Ancient Roman Road Discovered on Greek Subway Site

So cool:

THESSALONIKI, Greece AP — Archaeologists in Greeces second-largest city have uncovered a 70-meter 230-foot section of an ancient road built by the Romans that was the citys main travel artery nearly 2,000 years ago…

Several of the large marble paving stones were etched with childrens board games, while others were marked by horse-drawn cart wheels. Also discovered at the site were remains of tools and lamps, as well as the bases of marble columns. Viki Tzanakouli, an archaeologist working on the project, told The Associated Press the Roman road was about 1,800 years old, while remains of an older road built by the ancient Greeks 500 years earlier were found underneath it…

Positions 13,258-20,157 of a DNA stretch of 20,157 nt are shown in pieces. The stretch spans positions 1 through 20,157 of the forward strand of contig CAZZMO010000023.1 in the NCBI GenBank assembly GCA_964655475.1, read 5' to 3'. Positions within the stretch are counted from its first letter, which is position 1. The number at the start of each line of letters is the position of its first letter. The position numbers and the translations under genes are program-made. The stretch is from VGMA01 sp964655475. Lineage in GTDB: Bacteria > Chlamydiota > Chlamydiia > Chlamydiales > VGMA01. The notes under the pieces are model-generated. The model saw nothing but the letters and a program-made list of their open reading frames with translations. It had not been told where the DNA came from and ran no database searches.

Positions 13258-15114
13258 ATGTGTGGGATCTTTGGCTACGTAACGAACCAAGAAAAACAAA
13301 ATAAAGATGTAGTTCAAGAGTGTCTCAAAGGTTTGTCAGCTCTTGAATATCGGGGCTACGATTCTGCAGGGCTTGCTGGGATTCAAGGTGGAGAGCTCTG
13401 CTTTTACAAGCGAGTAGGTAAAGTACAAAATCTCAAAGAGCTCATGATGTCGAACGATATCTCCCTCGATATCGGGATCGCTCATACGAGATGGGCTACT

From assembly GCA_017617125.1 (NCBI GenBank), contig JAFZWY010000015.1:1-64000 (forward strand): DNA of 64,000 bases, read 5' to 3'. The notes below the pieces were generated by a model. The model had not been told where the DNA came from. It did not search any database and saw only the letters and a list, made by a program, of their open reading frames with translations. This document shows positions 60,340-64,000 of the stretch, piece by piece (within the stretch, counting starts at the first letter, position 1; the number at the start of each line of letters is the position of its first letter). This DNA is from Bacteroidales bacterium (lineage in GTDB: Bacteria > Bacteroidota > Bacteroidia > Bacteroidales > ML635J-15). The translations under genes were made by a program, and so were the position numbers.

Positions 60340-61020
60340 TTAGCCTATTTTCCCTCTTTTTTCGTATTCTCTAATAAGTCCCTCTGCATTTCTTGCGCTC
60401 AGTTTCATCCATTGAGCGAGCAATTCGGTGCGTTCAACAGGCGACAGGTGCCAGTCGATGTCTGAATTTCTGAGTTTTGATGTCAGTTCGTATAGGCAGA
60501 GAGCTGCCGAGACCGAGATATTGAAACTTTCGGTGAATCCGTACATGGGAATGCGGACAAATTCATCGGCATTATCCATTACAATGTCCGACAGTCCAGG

The subway works, started in 2006, present a rare opportunity for archaeologists to explore under the densely populated city — but have also caused years of delays for the project. In 2008, workers on the Thessaloniki metro discovered more than 1,000 graves, some filled with treasure. The graves were of different shapes and sizes, and some contained jewelry, coins or other pieces of art.

I wonder if how much the digging process was been regulated as a result of the initial discoveries.  How I envy any construction worker that unearths such a find…

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